There are moments when each of us will be put on trial. It probably won’t be a formal courtroom, but each of us will face situations when we have to bear witness to our faith. People will ask questions, sometimes hard questions or dangerous questions that put us on the spot. As we’re talking, others may stop to listen, and we know that what we say will be broadcast quickly. This kind of encounter can be very frightening, and we may wonder how we got ourselves into this, but here we are and they’re waiting for us to say something. This could take place at a family gathering, in a classroom, with a co-worker, on a hike or in a fishing boat, in a job interview, or even in a courtroom. Sooner or later, when they figure out what you are, when someone they know gets saved or healed, or baptized in the Holy Spirit… the questions will come. And there may be anger and harsh accusations behind the questions, but you’re the one they’re asking. So what do you do? You do exactly what Peter did.

Doing what Peter did
Peter had a night in jail to prepare himself, and you might not have that same luxury. You may barely have time to shoot up a quick prayer in the back of your mind, but before you open your mouth, remember Peter, and that Jesus made the same promise to you, and then listen to your heart, not your head.
1) Don’t rehearse what you’re going to say, refresh your spirit by turning your thoughts to the Lord. Remind yourself “He’s with me!”
2) Address the fear that wants to come, and treat it like any other temptation. Refuse to give it place, “take every thought captive” (2Co 10:5). Don’t listen to it, rebuke it and “look” at Jesus.
• Some adrenaline may be needed to focus your thoughts so don’t worry about your pounding heart or sweaty palms.
3) Remind yourself of your promise. What do you have a right to expect God to do? What does He have a right to expect you to do?
4) Monitor your heart. Do you love them? Don’t try to make something happen, or impress them with your brilliance, or win the argument. God wants to call them to Himself through you.
5) Tell the truth. If you can’t answer the question, say you don’t know, but here’s what you do know.
6) Start with what you have. It may be a simple statement or just a few words, and as you begin to speak the rest of the words will come in a flow and you will hear yourself be more eloquent and precise than you would normally speak.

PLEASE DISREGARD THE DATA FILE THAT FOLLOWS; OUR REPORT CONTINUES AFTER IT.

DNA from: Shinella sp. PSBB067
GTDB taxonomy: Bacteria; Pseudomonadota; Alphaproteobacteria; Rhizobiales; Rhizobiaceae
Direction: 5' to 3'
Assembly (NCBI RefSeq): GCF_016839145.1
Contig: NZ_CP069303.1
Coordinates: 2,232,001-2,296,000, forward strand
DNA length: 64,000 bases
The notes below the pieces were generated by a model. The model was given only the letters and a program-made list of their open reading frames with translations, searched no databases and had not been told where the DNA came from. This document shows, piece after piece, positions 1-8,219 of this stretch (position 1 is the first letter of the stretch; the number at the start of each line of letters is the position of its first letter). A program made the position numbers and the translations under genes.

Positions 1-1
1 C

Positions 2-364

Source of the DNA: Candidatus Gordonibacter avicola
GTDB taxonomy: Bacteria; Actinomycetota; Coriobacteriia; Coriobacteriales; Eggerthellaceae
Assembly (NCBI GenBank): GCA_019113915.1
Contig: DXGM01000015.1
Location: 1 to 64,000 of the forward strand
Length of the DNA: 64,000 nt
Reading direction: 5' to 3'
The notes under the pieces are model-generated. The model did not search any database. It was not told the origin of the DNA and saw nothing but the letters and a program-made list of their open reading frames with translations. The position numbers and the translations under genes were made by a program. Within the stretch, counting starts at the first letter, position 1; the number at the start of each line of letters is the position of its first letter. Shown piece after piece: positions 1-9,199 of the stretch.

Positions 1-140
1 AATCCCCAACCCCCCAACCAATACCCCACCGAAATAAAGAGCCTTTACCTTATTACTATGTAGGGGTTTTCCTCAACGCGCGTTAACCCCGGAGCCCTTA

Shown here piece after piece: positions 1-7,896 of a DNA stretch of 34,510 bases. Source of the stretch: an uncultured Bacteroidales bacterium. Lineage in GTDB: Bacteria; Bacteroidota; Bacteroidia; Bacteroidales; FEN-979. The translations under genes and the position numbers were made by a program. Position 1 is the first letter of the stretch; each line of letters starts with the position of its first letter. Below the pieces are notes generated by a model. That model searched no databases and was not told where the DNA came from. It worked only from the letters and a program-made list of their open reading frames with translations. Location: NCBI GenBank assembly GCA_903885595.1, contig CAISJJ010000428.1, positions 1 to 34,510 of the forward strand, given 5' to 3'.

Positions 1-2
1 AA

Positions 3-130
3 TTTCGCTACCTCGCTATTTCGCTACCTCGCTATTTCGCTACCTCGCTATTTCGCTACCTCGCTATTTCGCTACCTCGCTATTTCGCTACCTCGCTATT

7) Keep your mind focused on what God has given you to say, not what they think of you.
8) Stop when He stops. If you keep talking, your flesh will take over and you can ruin everything. Then trust that the Lord will use what you’ve said. Don’t be uncomfortable with silence.

How will I know if I’ve done it? (v13)
It’s simple. Like peter, you’ll remind them of Jesus. They won’t come away from that encounter impressed with you, but impressed with Him. Listen to Paul:
“But thanks be to God who… manifests through us the sweet aroma of the knowledge of Him in every place. For we are a fragrance of Christ to God among those who are being saved and among those who are perishing; to one an aroma from death to death, to another an aroma from life to life. And who is adequate for these things?” (2Co 2:14-16).
Now let’s listen to Jesus once more, only this time let’s hear Him in Mark’s gospel:
“When they arrest you and hand you over, do not worry beforehand about what you are to say, but say whatever is given you in that hour; for it is not you who speak, but it is the Holy Spirit.” (Mk 13:11)

And finally, let’s listen to the Lord speak to us through the prophet Isaiah:
“No weapon that is formed against you shall prosper, and every tongue that accuses you in judgment you will condemn. This is the heritage (your birthright as a believer) of the servants of the Lord, and their vindication (to show that someone is correct, to defend their honor or their rights, to avenge in justice) is from Me, declares the Lord” (Is 54:17).

1) Have you ever been in a scary situation where you had to explain your faith? Did God help you in that moment? Tell us what happened.
2) What are some of the common questions people ask Christians? Pick one and tell us how you might answer it.


Return to Sermon Notes